PB&J: One Folklorist’s Investigation

On the Go

Kiran Singh Sirah on the discovery of the peanut butter & jelly sandwich.

peanut butter jelly sandwich
Photograph courtesy of Mirabel

After more than 10 years of living in the US, I’m still uncovering new and fascinating things about American culture.

Sometimes I think I give off the impression that I’m kind of worldly. Probably a lot of it comes down to my accent, if I’m being honest. Or more specifically, it’s down to the fact that I was born in another country, where my parents had immigrated before I was born. It’s also true that I’ve traveled the world and seen many incredible places. My favorite way to get to know any place is to try the food. I love to eat, for one thing, but it’s also a great way to learn and understand cultures that are new to me.

I think of cuisine as a doorway into understanding and appreciating the stories of other people. It doesn’t have to be fancy. I always try to eat like the locals, and I’ve found this strategy to be hugely rewarding. In 2014, I became a biscuit champion here in East Tennessee, by way of the International Biscuit Festival in Knoxville. At that event, I performed biscuit poetry, biscuit beatbox, and even balanced a biscuit on my head. This was enough to win the Mr. Biscuit Pageant Contest, for which I was rewarded a gingham sash and a deluxe set of Lodge cast iron pans.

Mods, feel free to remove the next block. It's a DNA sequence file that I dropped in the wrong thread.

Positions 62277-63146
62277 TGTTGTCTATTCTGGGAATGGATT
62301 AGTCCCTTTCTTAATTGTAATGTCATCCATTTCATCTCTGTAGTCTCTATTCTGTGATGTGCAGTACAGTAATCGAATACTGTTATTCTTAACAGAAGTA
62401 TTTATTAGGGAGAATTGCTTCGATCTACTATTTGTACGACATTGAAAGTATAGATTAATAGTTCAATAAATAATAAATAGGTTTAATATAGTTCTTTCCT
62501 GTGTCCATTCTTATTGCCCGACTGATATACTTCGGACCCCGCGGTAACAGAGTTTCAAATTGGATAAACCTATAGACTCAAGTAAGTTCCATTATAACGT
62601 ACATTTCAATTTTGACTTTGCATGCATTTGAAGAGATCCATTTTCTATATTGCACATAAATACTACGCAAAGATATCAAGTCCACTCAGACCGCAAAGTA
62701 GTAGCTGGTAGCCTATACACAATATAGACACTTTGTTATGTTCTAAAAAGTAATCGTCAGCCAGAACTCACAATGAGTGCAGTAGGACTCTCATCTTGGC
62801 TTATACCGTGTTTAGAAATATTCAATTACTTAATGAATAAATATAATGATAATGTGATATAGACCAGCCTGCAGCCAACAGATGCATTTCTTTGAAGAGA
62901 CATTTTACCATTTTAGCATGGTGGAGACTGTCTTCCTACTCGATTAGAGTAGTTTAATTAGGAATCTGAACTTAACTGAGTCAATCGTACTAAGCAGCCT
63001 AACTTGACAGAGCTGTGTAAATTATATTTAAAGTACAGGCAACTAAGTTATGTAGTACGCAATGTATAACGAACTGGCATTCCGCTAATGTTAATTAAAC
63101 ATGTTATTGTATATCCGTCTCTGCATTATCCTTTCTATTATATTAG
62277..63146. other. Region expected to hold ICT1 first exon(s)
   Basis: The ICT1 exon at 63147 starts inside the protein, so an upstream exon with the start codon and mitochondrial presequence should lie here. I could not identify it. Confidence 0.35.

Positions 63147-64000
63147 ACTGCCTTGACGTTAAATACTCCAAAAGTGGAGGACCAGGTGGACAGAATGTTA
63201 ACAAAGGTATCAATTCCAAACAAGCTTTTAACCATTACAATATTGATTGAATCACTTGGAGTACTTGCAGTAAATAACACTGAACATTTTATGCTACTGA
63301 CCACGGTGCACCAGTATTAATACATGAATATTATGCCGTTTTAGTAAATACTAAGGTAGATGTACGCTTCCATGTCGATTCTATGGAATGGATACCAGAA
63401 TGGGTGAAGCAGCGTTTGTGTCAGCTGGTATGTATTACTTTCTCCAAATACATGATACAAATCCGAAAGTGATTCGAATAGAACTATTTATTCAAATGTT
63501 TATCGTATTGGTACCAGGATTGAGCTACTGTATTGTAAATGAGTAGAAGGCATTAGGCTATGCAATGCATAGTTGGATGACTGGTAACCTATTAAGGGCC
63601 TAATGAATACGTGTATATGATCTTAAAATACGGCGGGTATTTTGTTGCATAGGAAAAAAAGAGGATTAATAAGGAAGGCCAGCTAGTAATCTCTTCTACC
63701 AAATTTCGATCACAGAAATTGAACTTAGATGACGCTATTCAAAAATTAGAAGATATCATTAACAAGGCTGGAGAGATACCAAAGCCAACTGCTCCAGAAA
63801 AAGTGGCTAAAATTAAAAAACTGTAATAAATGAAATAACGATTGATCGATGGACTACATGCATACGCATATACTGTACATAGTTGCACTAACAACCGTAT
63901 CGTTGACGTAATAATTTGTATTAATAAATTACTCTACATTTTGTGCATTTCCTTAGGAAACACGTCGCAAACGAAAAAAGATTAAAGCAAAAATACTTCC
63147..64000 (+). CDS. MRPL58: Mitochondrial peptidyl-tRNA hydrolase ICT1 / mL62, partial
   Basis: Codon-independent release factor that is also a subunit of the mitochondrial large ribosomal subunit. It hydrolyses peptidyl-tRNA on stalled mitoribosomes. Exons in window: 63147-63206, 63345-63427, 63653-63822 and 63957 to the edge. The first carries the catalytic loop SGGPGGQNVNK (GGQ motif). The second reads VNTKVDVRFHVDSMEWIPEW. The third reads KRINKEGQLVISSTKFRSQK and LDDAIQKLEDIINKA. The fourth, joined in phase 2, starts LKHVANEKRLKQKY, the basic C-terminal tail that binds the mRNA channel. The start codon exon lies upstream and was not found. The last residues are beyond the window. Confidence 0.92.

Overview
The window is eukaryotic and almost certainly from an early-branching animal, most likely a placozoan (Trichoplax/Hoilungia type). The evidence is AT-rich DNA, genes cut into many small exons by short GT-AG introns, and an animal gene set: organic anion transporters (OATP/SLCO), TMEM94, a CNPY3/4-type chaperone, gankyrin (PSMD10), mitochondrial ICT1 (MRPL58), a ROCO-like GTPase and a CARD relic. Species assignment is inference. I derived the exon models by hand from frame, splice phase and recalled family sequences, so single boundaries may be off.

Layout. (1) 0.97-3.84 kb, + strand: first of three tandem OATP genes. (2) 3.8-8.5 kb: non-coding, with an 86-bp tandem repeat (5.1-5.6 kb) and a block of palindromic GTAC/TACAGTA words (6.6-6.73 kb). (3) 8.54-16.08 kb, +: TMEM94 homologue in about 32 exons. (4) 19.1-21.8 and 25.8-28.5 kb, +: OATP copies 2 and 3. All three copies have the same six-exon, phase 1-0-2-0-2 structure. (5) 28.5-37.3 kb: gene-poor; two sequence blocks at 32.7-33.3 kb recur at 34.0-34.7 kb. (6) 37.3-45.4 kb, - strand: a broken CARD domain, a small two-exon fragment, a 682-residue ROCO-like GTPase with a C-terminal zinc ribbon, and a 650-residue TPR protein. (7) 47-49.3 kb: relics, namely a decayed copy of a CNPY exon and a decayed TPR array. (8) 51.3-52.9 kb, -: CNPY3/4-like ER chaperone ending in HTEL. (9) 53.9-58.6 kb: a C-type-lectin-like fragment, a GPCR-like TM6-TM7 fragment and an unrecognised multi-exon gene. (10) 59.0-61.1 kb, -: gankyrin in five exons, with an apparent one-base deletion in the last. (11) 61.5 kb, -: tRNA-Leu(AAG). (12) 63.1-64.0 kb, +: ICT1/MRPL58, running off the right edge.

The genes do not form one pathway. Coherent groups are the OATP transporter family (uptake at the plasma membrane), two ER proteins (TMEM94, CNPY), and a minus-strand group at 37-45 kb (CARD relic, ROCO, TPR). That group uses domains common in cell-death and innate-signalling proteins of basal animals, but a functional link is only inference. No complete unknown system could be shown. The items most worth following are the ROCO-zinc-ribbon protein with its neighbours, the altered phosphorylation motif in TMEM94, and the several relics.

There was a Mrs. Biscuit, too, of course, and we became instant friends. At the official photo and award ceremony, I even got down on one knee and proposed with… a biscuit. We’re still Facebook friends.

My latest food-related discovery took place at a local café where I join Marie, my fiancé, and her little five-year-old daughter Mirabel every Tuesday for dinner. The restaurant is just a few minutes’ walk from my home in downtown Johnson City, with a great menu of vegan and vegetarian food. Every week, we sit at the corner table so we can look out the window at the farmer’s market pavilion. Marie and Mirabel sit on one side of the table and I sit on the other.

Mirabel and I like to be a little bit goofy. Or maybe I should say that Mirabel brings out the goofiness in me. We have a little ritual of gargling our drinks before the meal arrives. She’s also a cat fanatic, and likes to dress up as a cat literally all the time. Naturally, she speaks a cat language, which she is teaching me right now. It’s a secret language, so I can’t share it with you. But I can tell you that it sounds sort of like a mix between Arabic and Slavic languages.